T cells are essential immune cells contributing to diverse functions, which are regulated promptly. According to the different cell membrane surface markers and functions, T cells can be classified into conventional T cells (helper T cells, cytotoxic T cells, regulatory T cells, memory T cells) and unconventional T cells (δγ T cells and NK T cells).
Conventional T cells (the vast majority of αβ T)
Helper T lymphocytes, Th
Th (CD4+) cells play a crucial role in the immune response. They are functional to assist the proliferation of B and T cells and their differentiation into effector cells. According to effector functions and cytokine production, Th cells are grouped into Th0, Th1 (resistance against viruses and bacteria), Th2 (resistance to parasites and mucosal infections), and Th17 (resistance to fungal infections).
Th0 cells are also called naïve Th cells, a subset of Th cells that are not fully differentiated yet. After antigen stimulations, Th0 cells will develop into the following subtypes Th1, Th2, and Th17.
The primary cytokines secreted by Th1 cells are IL-2, IFN-γ, and TNF-β. IFN-γ activates macrophages, and TNF-β can activate macrophages and natural killer cells. IL-2 can stimulate the proliferation of cytotoxic T lymphocytes (CTL) and NK cells. Th1-type cytokines tend to produce the proinflammatory response and are a perfect group of components in blood and tissues to resist viral and bacterial infections.
Th2-type cytokines are mainly IL-4, IL-5, and IL-13. Among them, IL-4 is a B-cell growth factor, affecting the antibody class switching that occurs in mature B cells, thereby inducing IgE secretion. IL-5 promotes the secretion of IgA, while IL-13 stimulates the production of intestinal mucus. Therefore, Th2-type cytokines promote the production of large amounts of antibodies against parasites (the antibodies produced are IgE) or mucosal infections (the antibodies produced are IgA).
With the help of TGF-β and IL-6, Th0 cells differentiate into Th17 cells, secreting IL-17 and IL-21. It is known that IL-21 facilitates the proliferation of Th17 cells, and IL-17 is required to recruit neutrophils at the site of inflammation. Although the effector function of Th17 cells has not been intensively studied, the latest studies have revealed its anti-fungal activities.
Cytolytic or Cytotoxic T cells, CTLs
CTLs (CD8+) are the primary effector cells in response to viral infection and acute transplant rejection. CTLs can kill and lyse virus-infected cells or cells transplanted from heterologous tissues. The immune response of CTLs has the following features:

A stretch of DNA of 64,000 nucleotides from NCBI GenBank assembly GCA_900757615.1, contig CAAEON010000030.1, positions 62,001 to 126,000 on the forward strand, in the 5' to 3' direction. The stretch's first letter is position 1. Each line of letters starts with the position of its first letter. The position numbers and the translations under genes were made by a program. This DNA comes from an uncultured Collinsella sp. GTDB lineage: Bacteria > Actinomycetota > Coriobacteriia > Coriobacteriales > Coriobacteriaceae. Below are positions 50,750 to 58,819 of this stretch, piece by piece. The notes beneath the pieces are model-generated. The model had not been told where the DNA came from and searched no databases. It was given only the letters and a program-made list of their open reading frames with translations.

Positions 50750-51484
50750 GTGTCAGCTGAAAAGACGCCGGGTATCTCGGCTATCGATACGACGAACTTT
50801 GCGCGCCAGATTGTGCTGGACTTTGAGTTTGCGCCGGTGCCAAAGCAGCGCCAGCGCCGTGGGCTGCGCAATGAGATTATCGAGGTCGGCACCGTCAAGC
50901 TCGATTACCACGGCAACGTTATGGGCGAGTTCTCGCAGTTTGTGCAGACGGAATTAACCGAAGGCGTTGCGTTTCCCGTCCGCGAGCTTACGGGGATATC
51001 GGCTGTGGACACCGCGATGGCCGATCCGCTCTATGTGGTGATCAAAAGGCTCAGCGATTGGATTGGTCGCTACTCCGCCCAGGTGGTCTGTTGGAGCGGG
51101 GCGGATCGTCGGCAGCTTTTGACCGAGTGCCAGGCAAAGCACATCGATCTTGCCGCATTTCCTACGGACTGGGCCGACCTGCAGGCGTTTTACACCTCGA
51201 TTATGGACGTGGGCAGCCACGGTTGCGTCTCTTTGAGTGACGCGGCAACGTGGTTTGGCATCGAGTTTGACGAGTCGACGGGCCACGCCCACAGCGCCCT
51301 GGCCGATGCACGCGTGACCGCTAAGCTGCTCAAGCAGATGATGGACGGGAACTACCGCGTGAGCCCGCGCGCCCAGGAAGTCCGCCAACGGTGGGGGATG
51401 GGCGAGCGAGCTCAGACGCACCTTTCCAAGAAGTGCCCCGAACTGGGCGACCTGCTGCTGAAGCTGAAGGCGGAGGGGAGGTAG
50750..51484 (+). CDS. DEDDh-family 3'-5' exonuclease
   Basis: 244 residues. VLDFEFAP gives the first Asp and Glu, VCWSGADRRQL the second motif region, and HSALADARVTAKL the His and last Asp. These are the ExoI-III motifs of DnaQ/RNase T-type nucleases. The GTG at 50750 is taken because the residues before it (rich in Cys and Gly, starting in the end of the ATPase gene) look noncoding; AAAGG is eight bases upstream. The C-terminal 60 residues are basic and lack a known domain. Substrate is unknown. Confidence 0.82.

- Antigen sensitization is required. After around one week of sensitization, a specific cellular immune response can be generated to the same antigen.
- The immune response of CTLs is double-checked. First, the specific antigen on target cells must be the same as the one for CTLs sensitization. Secondly, the MHC/HLA on the target cells must be the same type as CTLs.
- In addition to directed apoptosis, CTLs can kill target cells indirectly by releasing cytokines such as IL-2, IFN-γ, and TNF-β.
Regulatory T cells, Tregs
Regulatory T cells (Tregs) are a specialized subpopulation of T cells that act to suppress the immune response, thereby maintaining homeostasis and self-tolerance. As the classification of Tregs is relatively complex, we mainly discuss iTregs (inducible regulatory T Cells) in the peripheral system.
Naïve Th cells can not only differentiate into Th1, Th2, and Th17 but be easily induced (inducible) into Tregs in the presence of a large amount of TGF-β. Unlike common CD4+ helper T cell-secreted cytokines such as TNF and IFN-γ, iTregs secrete IL-10 and TGF-β that suppress immune responses. The normal effector function of Tregs is to block the T cell-mediated immune response, which plays a critical role in establishing immune tolerance and preventing autoimmunity. For example, once the FOXP3 gene of the cell cannot perform its proper function due to mutation, the fetus will suffer from autoimmune disease.
To date, numerous studies on the inhibitory effect of Tregs have revealed its extensive impact on the immune response of T cells, ranging from downregulating APCs function and inhibiting costimulatory signals to directly inhibiting the proliferation of T cells.
Memory T cells
Memory T cells are antigen-experienced cells that mediate a faster and more potent response upon repeat encounter with antigen. These cells are long-lived, and when developed, even if exposed to the specific antigen several years later, they produce a rapid and robust specific immune response. Memory T cells can be CD4+ or CD8+, and the unique marker on the cell membrane surface is CD45RO.
Unconventional T cells
δγ T cells/Double-negative T cells
δγ T cells do not express CD4 or CD8, so they are also called double-negative (DN) T cells or CD3+CD4-CD8-/TCR type. DN T cells constitute a rare subset of peripheral T cells (~ 5%), but their roles in immune response have drawn much attention. DN T cells primarily exist in organs and tissues that are directly exposed to the external environment, such as the respiratory tract, the gastrointestinal tract, and the genitourinary tract, indicating that they may play a critical role in resisting the damage caused by external environmental factors.
Natural killer T cells (NKTs)
NKTs are a subset of T cells with specific membrane markers in immune cells, which are different from classical T/ B lymphocytes and NK cells, and are highly conserved in mice and humans. NKTs express T-cell surface markers, such as CD3, TCRαβ, and NK cell surface receptors, such as NK1.1, CD16, CD56, etc.; these surface markers are characteristic of adaptive immunity and innate immunity, respectively. NKTs recognize glycolipid antigens presented with CD1d and are activated to produce a large number of Th1 and Th2 cytokines rapidly. These cytokines directly or indirectly participate in the immune response, mainly innate immunity.